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Dean Smith interview: Aston Villa manager on his journey to the job
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Last Updated: 16/09/19 8:31pm
In this in-depth exclusive interview with Sky Sports ahead of Monday Night Football, Aston Villa boss Dean Smith talks us through the unique experiences that have shaped his career and the ambitions that he has for the club that he has supported since he was a boy.
His is the heart-warming story of a boyhood fan from Great Barr whose father worked as a steward in the old Trinity Road Stand, but there was much more than sentiment in mind when Aston Villa turned to Dean Smith. This is a coach with new ideas and old-school values. He has already restored Villa to the top flight. Now he intends to keep them there.
The points return has not been what Smith would have liked from the first four games. Everton were beaten but two early goals scuppered Villa against Bournemouth and there was misfortune at Crystal Palace. Revealingly, the game that annoyed the manager most was the defeat at Tottenham. He was frustrated by the lack of intent in the final 25 minutes.
"We were 1-0 up but we were very deep," Smith tells Sky Sports. "Then we were 1-1 and we were still deep. I understand why but I just feel you need an out ball. A lot of our substitutions when we are leading have been attacking substitutions not defensive ones and that's because I don't want to invite teams onto us. I would rather us get the next goal.
"I think there is such a big difference between trying not to lose and trying to win. If you try not to lose and end up defending for 90 minutes before conceding in the last minute you walk off the pitch thinking that you may as well have had a go. I know this football club and I know these supporters. The expectation is that we try to win every game and we will try to."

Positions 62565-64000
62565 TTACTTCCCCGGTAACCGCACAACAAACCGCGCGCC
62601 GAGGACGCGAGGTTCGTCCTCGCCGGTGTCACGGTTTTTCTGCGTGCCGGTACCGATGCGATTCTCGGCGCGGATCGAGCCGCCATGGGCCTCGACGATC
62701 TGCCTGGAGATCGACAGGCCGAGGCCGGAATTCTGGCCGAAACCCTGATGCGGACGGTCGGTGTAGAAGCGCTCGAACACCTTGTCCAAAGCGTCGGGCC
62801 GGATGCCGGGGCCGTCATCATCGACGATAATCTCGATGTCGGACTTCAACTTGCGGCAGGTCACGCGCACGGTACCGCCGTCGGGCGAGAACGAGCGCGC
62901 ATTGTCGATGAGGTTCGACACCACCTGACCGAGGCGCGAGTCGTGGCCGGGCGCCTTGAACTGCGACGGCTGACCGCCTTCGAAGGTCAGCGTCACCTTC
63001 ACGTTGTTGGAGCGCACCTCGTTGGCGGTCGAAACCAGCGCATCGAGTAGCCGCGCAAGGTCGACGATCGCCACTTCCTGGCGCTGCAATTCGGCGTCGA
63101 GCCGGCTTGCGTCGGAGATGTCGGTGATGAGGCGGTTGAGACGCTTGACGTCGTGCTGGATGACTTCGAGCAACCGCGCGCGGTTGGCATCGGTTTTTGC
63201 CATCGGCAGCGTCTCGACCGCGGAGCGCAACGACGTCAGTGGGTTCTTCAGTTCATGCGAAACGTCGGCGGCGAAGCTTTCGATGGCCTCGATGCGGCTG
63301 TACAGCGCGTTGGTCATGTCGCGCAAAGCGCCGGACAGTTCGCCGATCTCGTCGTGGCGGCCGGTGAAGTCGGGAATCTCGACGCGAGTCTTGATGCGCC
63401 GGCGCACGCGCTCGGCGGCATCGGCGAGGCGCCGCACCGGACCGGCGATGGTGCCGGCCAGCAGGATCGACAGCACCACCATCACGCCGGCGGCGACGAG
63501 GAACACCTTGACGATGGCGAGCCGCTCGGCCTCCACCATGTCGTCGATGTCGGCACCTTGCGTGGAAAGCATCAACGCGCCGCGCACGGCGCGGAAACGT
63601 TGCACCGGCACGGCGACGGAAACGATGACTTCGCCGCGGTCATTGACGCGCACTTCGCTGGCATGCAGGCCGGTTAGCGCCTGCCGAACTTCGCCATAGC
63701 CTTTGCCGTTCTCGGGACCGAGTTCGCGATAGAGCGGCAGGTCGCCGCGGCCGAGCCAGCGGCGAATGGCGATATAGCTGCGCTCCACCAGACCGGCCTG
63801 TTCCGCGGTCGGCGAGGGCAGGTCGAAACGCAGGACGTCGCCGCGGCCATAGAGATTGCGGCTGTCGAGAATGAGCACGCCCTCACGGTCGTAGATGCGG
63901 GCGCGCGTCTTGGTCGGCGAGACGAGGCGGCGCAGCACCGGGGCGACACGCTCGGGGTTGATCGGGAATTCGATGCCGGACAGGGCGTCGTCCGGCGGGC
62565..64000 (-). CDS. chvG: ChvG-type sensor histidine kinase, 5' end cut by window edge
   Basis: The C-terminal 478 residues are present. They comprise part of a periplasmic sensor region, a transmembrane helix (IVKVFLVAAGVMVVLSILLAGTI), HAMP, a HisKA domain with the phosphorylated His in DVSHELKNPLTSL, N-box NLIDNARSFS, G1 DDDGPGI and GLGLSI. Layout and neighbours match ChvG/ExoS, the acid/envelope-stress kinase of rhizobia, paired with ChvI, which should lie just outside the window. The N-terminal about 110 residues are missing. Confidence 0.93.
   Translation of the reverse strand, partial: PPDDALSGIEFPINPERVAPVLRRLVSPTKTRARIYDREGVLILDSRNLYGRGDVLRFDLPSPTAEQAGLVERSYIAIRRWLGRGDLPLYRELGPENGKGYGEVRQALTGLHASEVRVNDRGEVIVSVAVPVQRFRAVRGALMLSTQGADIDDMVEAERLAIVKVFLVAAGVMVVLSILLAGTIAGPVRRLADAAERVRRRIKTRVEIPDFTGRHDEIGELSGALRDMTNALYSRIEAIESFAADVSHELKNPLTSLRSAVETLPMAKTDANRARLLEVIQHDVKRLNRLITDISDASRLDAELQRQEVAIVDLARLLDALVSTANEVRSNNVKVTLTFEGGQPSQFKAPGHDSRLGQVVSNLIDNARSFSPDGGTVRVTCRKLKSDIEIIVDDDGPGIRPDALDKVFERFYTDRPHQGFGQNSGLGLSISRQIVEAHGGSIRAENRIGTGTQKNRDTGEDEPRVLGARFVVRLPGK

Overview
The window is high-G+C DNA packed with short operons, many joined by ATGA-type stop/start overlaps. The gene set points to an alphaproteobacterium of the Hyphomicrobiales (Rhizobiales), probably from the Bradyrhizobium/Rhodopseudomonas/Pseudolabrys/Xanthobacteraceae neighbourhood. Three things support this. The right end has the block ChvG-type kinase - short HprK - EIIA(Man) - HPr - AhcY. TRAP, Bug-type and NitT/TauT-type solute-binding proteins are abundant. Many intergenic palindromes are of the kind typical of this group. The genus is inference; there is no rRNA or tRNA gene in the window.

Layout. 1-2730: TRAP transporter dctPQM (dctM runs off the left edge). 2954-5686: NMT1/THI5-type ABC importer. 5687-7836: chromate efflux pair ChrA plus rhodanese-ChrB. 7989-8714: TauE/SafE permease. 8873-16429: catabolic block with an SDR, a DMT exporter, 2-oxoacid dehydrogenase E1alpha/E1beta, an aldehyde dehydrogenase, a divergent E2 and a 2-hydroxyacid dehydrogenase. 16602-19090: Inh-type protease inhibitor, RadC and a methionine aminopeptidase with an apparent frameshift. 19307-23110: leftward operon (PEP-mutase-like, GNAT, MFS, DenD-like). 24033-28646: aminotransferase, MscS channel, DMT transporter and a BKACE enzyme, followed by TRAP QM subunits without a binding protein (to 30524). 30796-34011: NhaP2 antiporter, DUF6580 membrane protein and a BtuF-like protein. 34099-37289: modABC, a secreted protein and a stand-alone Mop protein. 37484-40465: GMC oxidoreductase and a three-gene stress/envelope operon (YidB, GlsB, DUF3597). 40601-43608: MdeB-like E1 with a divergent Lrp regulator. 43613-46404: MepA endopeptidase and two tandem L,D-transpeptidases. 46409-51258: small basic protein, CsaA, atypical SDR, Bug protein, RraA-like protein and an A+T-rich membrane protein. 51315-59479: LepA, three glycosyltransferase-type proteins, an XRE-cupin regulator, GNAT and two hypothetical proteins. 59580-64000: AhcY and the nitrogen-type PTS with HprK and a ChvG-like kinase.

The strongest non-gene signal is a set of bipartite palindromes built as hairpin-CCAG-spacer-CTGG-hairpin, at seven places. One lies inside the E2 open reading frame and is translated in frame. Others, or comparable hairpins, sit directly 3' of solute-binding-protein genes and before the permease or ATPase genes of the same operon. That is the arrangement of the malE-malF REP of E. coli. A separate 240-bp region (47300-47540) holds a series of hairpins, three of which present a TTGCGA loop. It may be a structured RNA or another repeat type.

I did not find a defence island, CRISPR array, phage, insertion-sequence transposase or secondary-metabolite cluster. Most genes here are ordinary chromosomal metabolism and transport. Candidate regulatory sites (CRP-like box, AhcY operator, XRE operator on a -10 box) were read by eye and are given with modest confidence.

He has no intention of ignoring his instincts and why should he? This is the positive approach that has characterised Smith's managerial career, the sort of mentality that made him such an admired figure after his work at Walsall and Brentford. The only surprise is that his move into management might never have happened at all.
There is a sense of destiny to it all now. The boy who cleaned the seats at Villa Park, the kid who got onto the open-top bus that paraded the European Cup around Birmingham, the young man who cycled to do shift work at a powder-paint company in Aston, going on to lead the club on what he calls one of the best days of his life when winning the play-off final.
But Smith didn't even want the Walsall job at first. He had been scarred by his experience as assistant manager to Martin Ling at Leyton Orient when the pair were sacked after four years despite winning promotion and never being in the bottom three. "I was a bit stung by that," he admits. "I thought I had done my job pretty well."
The role of head of youth at Walsall was more appealing. "There was more job security in it," he adds. "I had a young family at the time and didn't want to put myself in that situation again. I had been really enjoying my job working with players from seven to 18 and bringing them through. I felt quite happy in the world that I was in.
"But I just got into it. My first game we were 3-1 down away to Tranmere with four minutes to go and ended up drawing 3-3. That adrenaline rush was there. We had a miraculous four months. We were nine points adrift at the bottom of the league and ended up staying up on the last day of the season. That was when I felt it was the road I wanted to go down."
If Walsall was the making of Smith as a manager, his subsequent three-year stay at Brentford saw him evolve into a different kind of coach. The values remained the same. "They had been instilled in me as a kid by my parents," he explains. "But you certainly adapt as a person, a manager and a leader because you go through experiences that shape you."
Brentford was, by Smith's own admission, unique. This is a club that now has a specialist set-pieces coach. During Smith's time, there were ball-striking coaches and psychological profiling of players and staff. There was an app for the players that allowed the club to track their sleep patterns. The analytics room was renamed the learning zone.